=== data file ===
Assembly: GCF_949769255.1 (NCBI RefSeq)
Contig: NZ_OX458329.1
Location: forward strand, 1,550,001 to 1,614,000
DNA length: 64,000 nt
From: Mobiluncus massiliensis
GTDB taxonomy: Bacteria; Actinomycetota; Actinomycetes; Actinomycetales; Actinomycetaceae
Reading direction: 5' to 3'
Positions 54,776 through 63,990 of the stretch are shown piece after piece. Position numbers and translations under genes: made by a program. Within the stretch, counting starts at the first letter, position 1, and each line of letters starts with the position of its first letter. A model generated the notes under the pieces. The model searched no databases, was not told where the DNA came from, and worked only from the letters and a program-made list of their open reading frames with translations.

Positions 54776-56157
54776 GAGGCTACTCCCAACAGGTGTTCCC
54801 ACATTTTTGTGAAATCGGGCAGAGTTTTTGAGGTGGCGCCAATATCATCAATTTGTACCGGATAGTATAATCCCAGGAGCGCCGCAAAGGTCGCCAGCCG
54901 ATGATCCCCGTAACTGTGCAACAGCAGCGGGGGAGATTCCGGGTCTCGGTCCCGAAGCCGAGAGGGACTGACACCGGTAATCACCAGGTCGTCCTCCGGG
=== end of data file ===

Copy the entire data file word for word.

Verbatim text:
Assembly: GCF_949769255.1 (NCBI RefSeq)
Contig: NZ_OX458329.1
Location: forward strand, 1,550,001 to 1,614,000
DNA length: 64,000 nt
From: Mobiluncus massiliensis
GTDB taxonomy: Bacteria; Actinomycetota; Actinomycetes; Actinomycetales; Actinomycetaceae
Reading direction: 5' to 3'
Positions 54,776 through 63,990 of the stretch are shown piece after piece. Position numbers and translations under genes: made by a program. Within the stretch, counting starts at the first letter, position 1, and each line of letters starts with the position of its first letter. A model generated the notes under the pieces. The model searched no databases, was not told where the DNA came from, and worked only from the letters and a program-made list of their open reading frames with translations.

Positions 54776-56157
54776 GAGGCTACTCCCAACAGGTGTTCCC
54801 ACATTTTTGTGAAATCGGGCAGAGTTTTTGAGGTGGCGCCAATATCATCAATTTGTACCGGATAGTATAATCCCAGGAGCGCCGCAAAGGTCGCCAGCCG
54901 ATGATCCCCGTAACTGTGCAACAGCAGCGGGGGAGATTCCGGGTCTCGGTCCCGAAGCCGAGAGGGACTGACACCGGTAATCACCAGGTCGTCCTCCGGG